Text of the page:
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Endovascular approach as primary treatment for traumatic carotid cavernous fistula: local experience from Pakistan.

Byline: Rana Shoaib Hamid, Tanveer-ul-Haq, Muhammad Shahzad Shamim, Syed Faraz Kazim and Basit Salam

Abstract

Objective: To evaluate the technical success, complications and outcome of endovascular management of post traumatic carotid cavernous fistula (CCF) in patients presenting at a tertiary care hospital in Karahci. Methods: Descriptive case series of 26 patients of post traumatic CCF treated by endovascular techniques was carried out at Radiology and Neurosurgery departments of Aga Khan University hospital between January 2010 to March 2010. Medical records and radiology reports were retrospectively reviewed from November 2000 to December 2009. The diagnosis was primarily clinical and was confirmed in all cases by CT or MRI. Endovascular procedures were performed under general anaesthesia through femoral artery or femoral vein approach. Detachable balloons pushable coils and/or glue was used for fistula closure. Follow up was done via medical records and on phone. Technical success and safety of the procedure were analyzed and outcome in terms of symptomatic improvement was recorded wherever available. Results: Out of a total of 26 patients; 20 were male and 6 were female, with age range of 14 to 62 years, mean age 31 .4+-12.6 years. Technical success rate of endovascular embolization was 92.3 % (24 out of 26 patients). Procedure could not be performed in 2 patients. In 20 out of 24 patients (83.3%) single session of embolization was performed while 4 patients required 2 sessions due to recurrence. In one of these patients the detachable balloon deflated after 2 hours of deployment and another session of embolization was immediately carried out by deploying a larger sized balloon. Complication rate was 15.3% (n=4) one patient had infarction which recovered completely in 6 months. There was no procedure related mortality. Five patients were lost to follow up. In rest of the 19 patients follow up ranged from 1 to 14 months (Mean 11.0+-11.8 months) 8 out of 19 (42.1%) patients showed complete resolution of symptoms and 9 (47.3%) reported improvement.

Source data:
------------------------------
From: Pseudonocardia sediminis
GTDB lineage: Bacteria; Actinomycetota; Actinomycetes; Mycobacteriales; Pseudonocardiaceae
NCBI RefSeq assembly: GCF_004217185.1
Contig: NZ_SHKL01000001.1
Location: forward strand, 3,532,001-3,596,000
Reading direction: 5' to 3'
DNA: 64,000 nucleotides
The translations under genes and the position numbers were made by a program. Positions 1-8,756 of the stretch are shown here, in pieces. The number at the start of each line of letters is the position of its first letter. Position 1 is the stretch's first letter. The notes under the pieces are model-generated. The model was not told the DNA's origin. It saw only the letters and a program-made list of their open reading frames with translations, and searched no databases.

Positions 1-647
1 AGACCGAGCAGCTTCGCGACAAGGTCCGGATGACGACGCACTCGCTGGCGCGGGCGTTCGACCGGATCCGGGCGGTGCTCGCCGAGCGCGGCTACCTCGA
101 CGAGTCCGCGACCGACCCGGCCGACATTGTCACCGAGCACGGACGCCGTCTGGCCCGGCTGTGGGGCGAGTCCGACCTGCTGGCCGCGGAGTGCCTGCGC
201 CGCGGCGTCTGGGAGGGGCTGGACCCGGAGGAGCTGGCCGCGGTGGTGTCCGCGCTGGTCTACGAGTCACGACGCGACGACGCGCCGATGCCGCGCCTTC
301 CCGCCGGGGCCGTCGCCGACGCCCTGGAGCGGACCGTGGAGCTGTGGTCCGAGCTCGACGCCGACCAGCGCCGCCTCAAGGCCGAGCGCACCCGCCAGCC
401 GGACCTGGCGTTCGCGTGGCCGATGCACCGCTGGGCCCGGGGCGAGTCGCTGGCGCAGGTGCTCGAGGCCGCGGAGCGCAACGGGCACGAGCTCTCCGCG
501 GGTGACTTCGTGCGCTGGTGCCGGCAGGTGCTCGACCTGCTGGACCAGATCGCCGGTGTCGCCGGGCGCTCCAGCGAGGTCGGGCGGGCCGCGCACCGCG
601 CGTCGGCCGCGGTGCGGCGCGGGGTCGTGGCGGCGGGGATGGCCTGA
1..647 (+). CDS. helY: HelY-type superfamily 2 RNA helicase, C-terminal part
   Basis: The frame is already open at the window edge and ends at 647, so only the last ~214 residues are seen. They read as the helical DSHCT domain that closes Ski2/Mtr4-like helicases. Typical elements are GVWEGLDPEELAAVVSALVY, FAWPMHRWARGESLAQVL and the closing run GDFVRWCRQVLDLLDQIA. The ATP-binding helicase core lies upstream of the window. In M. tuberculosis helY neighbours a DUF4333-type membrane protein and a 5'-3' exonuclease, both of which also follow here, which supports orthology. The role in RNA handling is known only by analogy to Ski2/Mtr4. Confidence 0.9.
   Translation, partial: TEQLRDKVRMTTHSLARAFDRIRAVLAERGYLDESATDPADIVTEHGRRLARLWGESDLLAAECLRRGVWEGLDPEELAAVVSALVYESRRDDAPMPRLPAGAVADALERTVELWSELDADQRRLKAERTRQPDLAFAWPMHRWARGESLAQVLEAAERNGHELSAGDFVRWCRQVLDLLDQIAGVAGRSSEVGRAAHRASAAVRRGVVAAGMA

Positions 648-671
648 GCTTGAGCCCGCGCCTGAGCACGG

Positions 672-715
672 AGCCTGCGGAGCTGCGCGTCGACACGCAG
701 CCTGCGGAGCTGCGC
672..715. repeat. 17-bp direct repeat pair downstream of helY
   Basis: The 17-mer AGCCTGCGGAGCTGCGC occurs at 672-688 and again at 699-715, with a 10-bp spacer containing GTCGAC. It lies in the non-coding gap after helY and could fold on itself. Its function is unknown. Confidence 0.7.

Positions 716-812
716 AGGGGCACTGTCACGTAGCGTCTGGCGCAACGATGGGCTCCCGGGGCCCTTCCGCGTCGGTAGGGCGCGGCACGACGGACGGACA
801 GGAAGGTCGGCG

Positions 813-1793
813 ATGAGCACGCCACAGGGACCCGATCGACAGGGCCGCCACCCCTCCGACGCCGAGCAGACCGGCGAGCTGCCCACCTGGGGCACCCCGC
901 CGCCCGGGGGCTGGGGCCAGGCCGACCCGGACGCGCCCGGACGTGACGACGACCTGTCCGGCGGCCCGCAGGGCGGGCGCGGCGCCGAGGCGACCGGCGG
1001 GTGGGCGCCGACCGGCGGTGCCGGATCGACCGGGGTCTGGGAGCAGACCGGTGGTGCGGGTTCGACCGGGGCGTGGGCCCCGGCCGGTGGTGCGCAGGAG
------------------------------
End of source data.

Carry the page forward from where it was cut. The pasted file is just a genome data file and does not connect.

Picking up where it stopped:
Conclusion: Endovascular approach is a safe and useful option for treatment of traumatic carotid cavernous fistula. Keywords: Carotid-cavernous sinus fistula, Carotid artery, Endovascular, Traumatic (JPMA 61 :989; 2011).

Introduction

Post traumatic Carotid cavernous fistula (CCF) is a rare complication of moderate to severe head injury in which an abnormal communication develops between internal carotid artery (ICA) and the cavernous sinus. Exact mechanism of formation of these fistulae has not been clearly understood however it is believed that direct injury at skull base results in torsion and or stretching of carotid siphon. The other possible explanation is impingement of vessels upon nearby bony prominences.1 Complete disruption of the wall

of the ICA results in direct transmission of highly pressurized arterial blood to the cavernous sinus and ophthalmic veins, leading to venous hypertension.2

Typically, patients with CCF present with ophthalmological abnormalities, and common symptoms include orbital swelling, exophthalmos and visual disturbances. Less commonly cranial nerve palsies and steal phenomena are also seen. Symptoms often occur days or weeks after a head injury.3 If untreated they may lead to significant morbidity resulting in visual loss in upto 90% patients. Based on angiographic findings and flow velocity through the shunts, the fistulae are classified into four types by Barrow.4

Surgical treatment although feasible and successful, is often not possible because of anatomical complexity of the region, moreover it is extensive, invasive and carries considerable risks even in the best hands.5 Modern neuroradiological techniques have made the therapeutic goals of obliteration of the fistula with preservation of internal carotid artery patency possible in most cases.1 With improvement in imaging techniques and radiological equipment, especially advent of coils, detachable balloons, and liquid embolic agents, the endovascular closure has now become first line of treatment.6,7